The grain of Barthes’ voice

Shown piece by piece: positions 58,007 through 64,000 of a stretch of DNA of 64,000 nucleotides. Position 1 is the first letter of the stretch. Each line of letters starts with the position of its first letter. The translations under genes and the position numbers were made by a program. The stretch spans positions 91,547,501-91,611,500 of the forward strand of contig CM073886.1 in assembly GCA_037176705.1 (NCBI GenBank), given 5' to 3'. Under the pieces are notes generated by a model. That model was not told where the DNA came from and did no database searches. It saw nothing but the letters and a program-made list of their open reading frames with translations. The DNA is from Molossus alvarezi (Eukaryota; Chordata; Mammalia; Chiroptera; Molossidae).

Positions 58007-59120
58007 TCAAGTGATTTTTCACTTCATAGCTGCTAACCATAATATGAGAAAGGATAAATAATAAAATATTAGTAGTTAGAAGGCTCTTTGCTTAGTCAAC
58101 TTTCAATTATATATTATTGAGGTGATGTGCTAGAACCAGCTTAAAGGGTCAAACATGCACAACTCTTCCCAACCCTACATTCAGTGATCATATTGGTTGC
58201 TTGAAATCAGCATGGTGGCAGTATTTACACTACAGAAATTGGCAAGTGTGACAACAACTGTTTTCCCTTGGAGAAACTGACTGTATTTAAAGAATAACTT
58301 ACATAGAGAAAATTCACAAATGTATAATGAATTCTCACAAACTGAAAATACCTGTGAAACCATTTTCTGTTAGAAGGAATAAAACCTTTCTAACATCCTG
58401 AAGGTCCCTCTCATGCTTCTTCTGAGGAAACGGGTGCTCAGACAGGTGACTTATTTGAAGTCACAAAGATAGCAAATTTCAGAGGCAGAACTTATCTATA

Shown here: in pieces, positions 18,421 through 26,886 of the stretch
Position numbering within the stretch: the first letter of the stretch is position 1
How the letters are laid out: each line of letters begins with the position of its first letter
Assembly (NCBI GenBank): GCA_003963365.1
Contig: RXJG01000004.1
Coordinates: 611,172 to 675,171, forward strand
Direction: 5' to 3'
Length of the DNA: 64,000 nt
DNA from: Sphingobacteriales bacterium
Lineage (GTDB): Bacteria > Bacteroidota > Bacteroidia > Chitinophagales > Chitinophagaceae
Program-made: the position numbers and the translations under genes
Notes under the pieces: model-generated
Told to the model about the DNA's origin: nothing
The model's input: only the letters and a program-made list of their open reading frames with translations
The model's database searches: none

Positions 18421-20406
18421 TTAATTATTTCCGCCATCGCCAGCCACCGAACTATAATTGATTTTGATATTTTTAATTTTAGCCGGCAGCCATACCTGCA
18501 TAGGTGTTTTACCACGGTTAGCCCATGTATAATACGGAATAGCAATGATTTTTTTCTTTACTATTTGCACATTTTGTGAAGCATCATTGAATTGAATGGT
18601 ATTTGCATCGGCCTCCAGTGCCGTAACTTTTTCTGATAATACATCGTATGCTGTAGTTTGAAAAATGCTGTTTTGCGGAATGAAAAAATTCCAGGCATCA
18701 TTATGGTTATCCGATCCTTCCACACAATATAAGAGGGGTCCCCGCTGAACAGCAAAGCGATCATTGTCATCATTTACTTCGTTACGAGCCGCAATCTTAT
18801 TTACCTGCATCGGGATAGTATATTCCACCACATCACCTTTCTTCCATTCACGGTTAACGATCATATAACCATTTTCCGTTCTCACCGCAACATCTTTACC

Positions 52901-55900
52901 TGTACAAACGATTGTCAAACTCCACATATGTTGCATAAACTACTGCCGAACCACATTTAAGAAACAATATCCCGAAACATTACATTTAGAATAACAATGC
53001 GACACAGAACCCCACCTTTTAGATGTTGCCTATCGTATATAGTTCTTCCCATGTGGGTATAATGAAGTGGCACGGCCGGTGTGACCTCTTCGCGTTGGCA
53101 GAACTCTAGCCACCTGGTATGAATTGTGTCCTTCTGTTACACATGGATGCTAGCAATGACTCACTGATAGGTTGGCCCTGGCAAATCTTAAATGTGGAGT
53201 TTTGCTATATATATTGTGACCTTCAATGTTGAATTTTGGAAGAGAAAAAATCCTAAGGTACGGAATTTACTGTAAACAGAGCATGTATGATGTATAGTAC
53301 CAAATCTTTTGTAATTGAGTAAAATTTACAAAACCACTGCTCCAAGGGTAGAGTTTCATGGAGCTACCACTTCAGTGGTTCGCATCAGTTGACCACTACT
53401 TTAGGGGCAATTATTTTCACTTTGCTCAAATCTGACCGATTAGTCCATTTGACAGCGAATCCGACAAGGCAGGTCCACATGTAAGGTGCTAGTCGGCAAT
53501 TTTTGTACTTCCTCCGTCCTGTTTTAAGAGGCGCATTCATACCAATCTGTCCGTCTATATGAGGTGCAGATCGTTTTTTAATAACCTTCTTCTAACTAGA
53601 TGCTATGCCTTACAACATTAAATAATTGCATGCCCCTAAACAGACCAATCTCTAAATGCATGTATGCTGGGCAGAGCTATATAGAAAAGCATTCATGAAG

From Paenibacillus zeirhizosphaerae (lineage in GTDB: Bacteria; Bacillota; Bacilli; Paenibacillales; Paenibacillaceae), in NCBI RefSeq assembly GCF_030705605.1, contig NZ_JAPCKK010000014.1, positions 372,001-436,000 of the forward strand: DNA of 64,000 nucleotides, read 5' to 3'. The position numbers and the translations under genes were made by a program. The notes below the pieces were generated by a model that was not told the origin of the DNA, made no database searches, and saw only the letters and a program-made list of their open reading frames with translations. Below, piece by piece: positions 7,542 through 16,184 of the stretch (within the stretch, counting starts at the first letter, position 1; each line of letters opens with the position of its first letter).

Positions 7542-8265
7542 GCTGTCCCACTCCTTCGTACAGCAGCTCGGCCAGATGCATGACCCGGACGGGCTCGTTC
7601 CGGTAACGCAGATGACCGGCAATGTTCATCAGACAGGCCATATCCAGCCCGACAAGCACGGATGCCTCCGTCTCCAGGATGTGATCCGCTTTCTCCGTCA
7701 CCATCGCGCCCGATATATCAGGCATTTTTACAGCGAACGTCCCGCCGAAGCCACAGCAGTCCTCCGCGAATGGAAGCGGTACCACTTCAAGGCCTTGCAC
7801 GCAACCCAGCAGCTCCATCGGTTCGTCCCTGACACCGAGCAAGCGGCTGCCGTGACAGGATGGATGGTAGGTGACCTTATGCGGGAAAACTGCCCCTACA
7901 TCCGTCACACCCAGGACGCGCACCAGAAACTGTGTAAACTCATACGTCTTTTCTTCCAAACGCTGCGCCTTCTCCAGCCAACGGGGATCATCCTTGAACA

Tiphaine Samoyault was too young to know Barthes personally. As many other literature students, she encountered him through his books that were both required readings and the object of irony and distantiation in the humanities curriculum (a classic among students was The Roland-Barthes Without Tears, a poorly-written pastiche-cum-manual on how to write like R.B.). As Tiphaine Samoyault points out, approaching this author through his books is not the best way to understand Roland Barthes. A better way to make first contact is to listen to the grain of his voice. According to the many students who studied with him, his voice was the most distinctive trait of his personality. Listening to the many recordings, broadcasts, and testimonies of friends who heard him talk summons Barthes’s presence in a way that the written text can never achieve. The sound of his voice, the most transient trace of a living body, has survived the passing of time and endows his thought with a new lease of life. Books are also misleading in the sense that they give a sense of closure and completion when Barthes’s theorizing was always a work in progress. Most of his books are collections of essays and assemblages of fragments often written long before they were bundled into a volume. In order to draw a picture of an intellectual on the move, Tiphaine Samoyault examines the articles and book projects at the time of their writing, following Roland Barthes along the way rather than looking at his work in retrospect.